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3rd June 2024

by maxweb

Min read

Why is Alcohol Addictive?

Alcohol is a substance that is often consumed socially, but its addictive nature is a serious worry. For many, alcohol can become a problem.

But why is alcohol addictive? What is it about this substance that causes some individuals to develop a dependence on it? Find out what you need to know in this article.

How Does Alcohol Affect the Brain?

When we drink alcohol, it travels through our bloodstream to our brain, which can change the way we feel, think, and behave.

Alcohol affects chemicals in the brain called neurotransmitters. These chemicals help send messages between nerve cells – and one important neurotransmitter is dopamine.

Alcohol Addiction and Dopamine

Dopamine is a chemical that makes you feel good. When you do something enjoyable, like eating your favourite food or spending time with people you care about, your brain releases dopamine. This makes you want to do the activity again. Alcohol has the power to increase the amount of dopamine in your brain, making you feel happy and relaxed.

However, too much alcohol can change how your brain works. Over time, your brain gets used to the extra dopamine. This means you need to drink more alcohol to get the same good feeling. This is one reason why people become addicted to alcohol.

Other Effects of Alcohol on the Brain

Alcohol doesn’t just affect dopamine. It also affects other neurotransmitters, such as GABA and glutamate. GABA is responsible for making you feel calm, and glutamate makes you feel more alert.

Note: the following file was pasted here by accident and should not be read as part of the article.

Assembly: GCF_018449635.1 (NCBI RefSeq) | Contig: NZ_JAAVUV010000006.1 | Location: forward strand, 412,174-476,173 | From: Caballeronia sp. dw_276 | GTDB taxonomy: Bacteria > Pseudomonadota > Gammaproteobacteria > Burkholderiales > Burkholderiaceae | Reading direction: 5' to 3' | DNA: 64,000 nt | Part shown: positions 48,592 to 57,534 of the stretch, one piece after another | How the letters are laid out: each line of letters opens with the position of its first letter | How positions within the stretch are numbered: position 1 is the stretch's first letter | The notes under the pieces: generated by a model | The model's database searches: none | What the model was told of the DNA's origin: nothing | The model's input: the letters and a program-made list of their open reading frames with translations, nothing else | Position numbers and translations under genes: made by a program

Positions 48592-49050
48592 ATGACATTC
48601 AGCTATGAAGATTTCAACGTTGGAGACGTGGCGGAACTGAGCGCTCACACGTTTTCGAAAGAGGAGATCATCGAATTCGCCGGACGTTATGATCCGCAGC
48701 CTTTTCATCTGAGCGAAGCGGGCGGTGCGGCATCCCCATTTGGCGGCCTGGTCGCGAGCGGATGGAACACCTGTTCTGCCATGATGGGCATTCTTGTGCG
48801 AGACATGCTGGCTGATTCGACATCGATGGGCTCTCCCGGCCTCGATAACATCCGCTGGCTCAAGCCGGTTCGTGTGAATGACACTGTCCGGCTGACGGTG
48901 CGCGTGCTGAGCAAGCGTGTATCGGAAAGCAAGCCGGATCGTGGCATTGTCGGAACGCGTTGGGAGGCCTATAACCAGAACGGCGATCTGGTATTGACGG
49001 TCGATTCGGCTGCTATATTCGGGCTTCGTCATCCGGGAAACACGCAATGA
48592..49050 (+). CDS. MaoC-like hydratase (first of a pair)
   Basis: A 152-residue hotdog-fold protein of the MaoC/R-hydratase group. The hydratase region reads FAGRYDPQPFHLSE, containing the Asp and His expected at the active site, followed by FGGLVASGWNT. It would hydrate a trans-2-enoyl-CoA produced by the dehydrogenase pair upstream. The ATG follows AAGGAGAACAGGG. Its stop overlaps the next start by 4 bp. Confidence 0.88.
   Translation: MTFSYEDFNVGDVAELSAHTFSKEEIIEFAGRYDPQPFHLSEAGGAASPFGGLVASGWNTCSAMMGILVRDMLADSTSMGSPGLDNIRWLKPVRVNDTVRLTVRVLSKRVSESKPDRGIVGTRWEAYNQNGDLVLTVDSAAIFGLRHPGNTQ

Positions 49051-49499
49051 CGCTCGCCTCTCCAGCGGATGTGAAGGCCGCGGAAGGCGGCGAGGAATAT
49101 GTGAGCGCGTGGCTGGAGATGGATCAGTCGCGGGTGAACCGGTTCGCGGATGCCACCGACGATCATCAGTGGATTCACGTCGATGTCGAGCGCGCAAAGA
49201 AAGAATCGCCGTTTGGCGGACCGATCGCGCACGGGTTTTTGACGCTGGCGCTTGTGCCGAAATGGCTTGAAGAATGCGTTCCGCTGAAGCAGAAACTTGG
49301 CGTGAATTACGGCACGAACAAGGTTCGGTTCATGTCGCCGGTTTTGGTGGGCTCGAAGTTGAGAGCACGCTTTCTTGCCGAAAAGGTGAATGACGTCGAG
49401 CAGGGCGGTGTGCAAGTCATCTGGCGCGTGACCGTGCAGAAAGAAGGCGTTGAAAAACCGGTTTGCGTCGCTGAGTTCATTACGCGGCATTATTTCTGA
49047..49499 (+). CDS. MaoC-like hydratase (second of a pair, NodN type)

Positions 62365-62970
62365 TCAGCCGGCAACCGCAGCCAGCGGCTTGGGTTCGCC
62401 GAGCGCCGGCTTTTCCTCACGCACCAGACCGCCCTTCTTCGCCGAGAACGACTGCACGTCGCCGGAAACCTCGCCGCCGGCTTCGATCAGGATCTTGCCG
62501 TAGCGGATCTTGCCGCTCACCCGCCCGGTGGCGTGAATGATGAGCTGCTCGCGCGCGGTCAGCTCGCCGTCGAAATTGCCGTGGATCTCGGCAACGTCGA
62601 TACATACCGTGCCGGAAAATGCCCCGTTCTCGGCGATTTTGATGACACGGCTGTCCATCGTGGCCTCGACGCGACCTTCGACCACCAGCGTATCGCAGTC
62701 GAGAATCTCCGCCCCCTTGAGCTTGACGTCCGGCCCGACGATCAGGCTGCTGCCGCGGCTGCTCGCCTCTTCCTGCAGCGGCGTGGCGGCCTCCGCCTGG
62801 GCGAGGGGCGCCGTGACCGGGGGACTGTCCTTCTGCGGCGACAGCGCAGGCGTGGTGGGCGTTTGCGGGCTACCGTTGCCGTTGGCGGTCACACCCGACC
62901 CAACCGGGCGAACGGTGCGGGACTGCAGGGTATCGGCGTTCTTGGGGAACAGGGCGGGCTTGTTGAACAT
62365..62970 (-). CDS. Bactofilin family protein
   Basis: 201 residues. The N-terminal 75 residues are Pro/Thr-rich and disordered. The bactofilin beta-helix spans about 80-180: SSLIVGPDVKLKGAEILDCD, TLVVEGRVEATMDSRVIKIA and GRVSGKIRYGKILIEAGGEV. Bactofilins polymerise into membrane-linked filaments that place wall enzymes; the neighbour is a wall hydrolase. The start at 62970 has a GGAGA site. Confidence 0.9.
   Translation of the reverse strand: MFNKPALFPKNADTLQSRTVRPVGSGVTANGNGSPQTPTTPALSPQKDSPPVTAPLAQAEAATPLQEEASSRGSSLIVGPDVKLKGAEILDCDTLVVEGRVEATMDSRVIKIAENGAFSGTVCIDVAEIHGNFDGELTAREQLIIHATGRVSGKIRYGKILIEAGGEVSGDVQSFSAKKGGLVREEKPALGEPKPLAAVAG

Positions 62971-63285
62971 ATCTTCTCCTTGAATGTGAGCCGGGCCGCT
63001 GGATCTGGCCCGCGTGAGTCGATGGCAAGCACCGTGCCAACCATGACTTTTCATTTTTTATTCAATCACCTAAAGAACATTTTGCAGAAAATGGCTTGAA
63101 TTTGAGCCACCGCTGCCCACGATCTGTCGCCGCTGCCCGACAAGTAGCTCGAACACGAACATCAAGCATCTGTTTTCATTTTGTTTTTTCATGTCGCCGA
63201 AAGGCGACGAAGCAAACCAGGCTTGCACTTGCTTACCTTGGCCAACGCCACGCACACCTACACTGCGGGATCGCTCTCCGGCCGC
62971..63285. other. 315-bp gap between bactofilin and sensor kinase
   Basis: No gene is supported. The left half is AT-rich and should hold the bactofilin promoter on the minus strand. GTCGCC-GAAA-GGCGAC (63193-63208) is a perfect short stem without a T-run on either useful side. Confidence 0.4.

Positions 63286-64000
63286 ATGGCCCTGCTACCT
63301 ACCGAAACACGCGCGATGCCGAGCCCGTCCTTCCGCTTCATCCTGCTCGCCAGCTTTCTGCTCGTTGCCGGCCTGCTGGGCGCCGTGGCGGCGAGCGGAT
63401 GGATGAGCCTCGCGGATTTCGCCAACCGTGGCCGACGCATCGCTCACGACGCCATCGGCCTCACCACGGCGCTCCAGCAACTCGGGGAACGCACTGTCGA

Alcohol increases GABA and decreases glutamate, which is why you might feel relaxed and less anxious after drinking. But, with regular use, your brain adjusts. It might produce less GABA and more glutamate, making you actually feel more nervous and irritable without alcohol. This balance shift makes you crave alcohol to feel normal again.

Alcohol Addiction: Tolerance vs. Dependence

As you drink more alcohol, your body builds a tolerance. This means you need to drink more to feel the same effects. For example, if you used to feel relaxed after one glass of wine, you might need two or three glasses to get the same feeling after drinking for a while.

In relation to alcohol dependence, what this means is that – when your body gets used to having alcohol, it can become dependent on it. So, your body will start to feel as though it needs alcohol to feel normal.

If you quit drinking suddenly, you might experience physical symptoms, such as shaking, feeling sick or sweating, as well as a range of psychological symptoms, which commonly include feeling stressed, sad, and anxious. This is called alcohol withdrawal.

Alcohol withdrawal symptoms are very unpleasant and make it hard to stop drinking, and they can also be quite dangerous, depending on the person and the severity of the addiction.

Alcohol can also cause psychological dependence. So, similar to a physical dependency, you’ll start to feel like you need some level of alcohol consumption within your daily routine to cope with everyday life. You might drink to feel more confident, to relax after a hard day, or as a way of coping with problems you’re going through. Over time, you might believe you can’t handle these situations without alcohol.

Are Some People More Prone to Developing Alcohol Addiction?

Not everyone who drinks alcohol becomes addicted to alcohol, but there are certain factors that mean that someone may be more likely to develop an addiction in the future. These include genetics, mental health, and environment.